Stawell Primary School principal Robyn Jones was left "speechless" after receiving a surprise award at a regional education presentation night recently.
Mrs Jones and other principals within the region recently attended a Wimmera Principals Association celebration evening, the first in two years.
The "strong, caring network" of principals was formed to look after each other given the nature of living in a rural area.
"It is a good time to get together to celebrate the achievements of one another," Mrs Jones said.
Mrs Jones was among several recipients of service awards, receiving a plaque for 15 years of service as a principal.
"I was very proud of that. You certainly don't work for recognition but it is good to recognise the support between prins (principals) in the region," she said.
However, it was the awards that followed the service presentations that took Mrs Jones by surprise.
She was one of three recipients of the Brendan Ryan Wimmera Education Excellence Award.
The award recognises the contributions of principals in the region to their community as well as to other schools and principals in the region.
It is named after Wimmera senior education improvement leader Brendan Ryan who is highly regarded and plays a key role in representing Wimmera principals in Melbourne.
"I was speechless which doesn't happen very often. I was a bit teary when I received it," Mrs Jones said.
"I was chuffed enough getting the 15 year award, but to have been nominated and to receive and award like that was an honour.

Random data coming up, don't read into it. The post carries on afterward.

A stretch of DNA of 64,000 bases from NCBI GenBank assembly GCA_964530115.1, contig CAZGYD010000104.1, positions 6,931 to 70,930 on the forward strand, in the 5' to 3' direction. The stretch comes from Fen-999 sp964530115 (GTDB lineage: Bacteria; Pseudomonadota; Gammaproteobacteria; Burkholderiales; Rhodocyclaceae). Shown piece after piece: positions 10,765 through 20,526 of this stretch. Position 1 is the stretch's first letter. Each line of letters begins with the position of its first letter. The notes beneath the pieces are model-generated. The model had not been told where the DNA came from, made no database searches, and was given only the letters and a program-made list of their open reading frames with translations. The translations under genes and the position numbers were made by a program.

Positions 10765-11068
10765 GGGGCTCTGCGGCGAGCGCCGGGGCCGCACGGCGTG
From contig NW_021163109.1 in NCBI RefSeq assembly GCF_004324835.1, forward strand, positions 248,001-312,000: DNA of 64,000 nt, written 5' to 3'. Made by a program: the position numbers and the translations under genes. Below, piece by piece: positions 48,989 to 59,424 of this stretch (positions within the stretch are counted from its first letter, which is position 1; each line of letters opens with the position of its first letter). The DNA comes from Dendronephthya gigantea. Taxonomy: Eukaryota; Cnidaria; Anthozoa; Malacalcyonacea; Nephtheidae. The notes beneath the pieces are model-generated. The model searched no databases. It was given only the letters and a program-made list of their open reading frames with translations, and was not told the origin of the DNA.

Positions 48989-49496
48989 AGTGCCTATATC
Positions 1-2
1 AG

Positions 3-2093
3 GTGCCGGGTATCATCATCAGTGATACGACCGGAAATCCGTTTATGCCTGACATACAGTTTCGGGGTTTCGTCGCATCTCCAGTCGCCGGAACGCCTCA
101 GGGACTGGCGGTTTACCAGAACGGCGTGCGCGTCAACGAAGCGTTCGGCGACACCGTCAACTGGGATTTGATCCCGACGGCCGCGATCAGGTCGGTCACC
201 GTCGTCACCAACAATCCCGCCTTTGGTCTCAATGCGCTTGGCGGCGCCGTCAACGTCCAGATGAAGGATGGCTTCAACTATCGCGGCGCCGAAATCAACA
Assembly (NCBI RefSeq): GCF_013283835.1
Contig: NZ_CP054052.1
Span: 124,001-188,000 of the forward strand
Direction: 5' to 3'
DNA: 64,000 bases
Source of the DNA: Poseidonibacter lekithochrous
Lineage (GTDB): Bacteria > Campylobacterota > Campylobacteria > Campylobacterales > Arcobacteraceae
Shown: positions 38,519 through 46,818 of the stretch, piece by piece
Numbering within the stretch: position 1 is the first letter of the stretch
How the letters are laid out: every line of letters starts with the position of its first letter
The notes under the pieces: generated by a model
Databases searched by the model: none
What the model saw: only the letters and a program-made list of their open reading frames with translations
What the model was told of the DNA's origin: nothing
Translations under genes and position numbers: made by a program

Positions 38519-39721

"I lead the Stawell and surrounding schools team, working closely with them. I have a good team around me, so this award is more about that team than me."
Notes read out prior to the presentation of Mrs Jones' award described her as a "stalwart" and "advocate" of education.
"She understands education and is passionate about giving students an opportunity to learn and grow," it read.
"If you had to describe her personality it is compassionate, caring and always willing to help."
Mrs Jones said the award was a significant milestone for female leadership in education in the region.
"It has been a tough struggle for women in leadership, it hasn't always been an equal playing field in the education department in the 35 years I have been teaching for," she said.
"It is certainly a lot different now which is great. There is now an equal playing field which makes a big difference - there are equal opportunities for women to get positions of leadership.
"There are a lot of prins around here that are female aso it means a lot for a lot of us."
Mrs Jones said she her passion for education is as strong as ever.
"We have been working hard with our PRIDE program to try and make the students the best they can be," she said.
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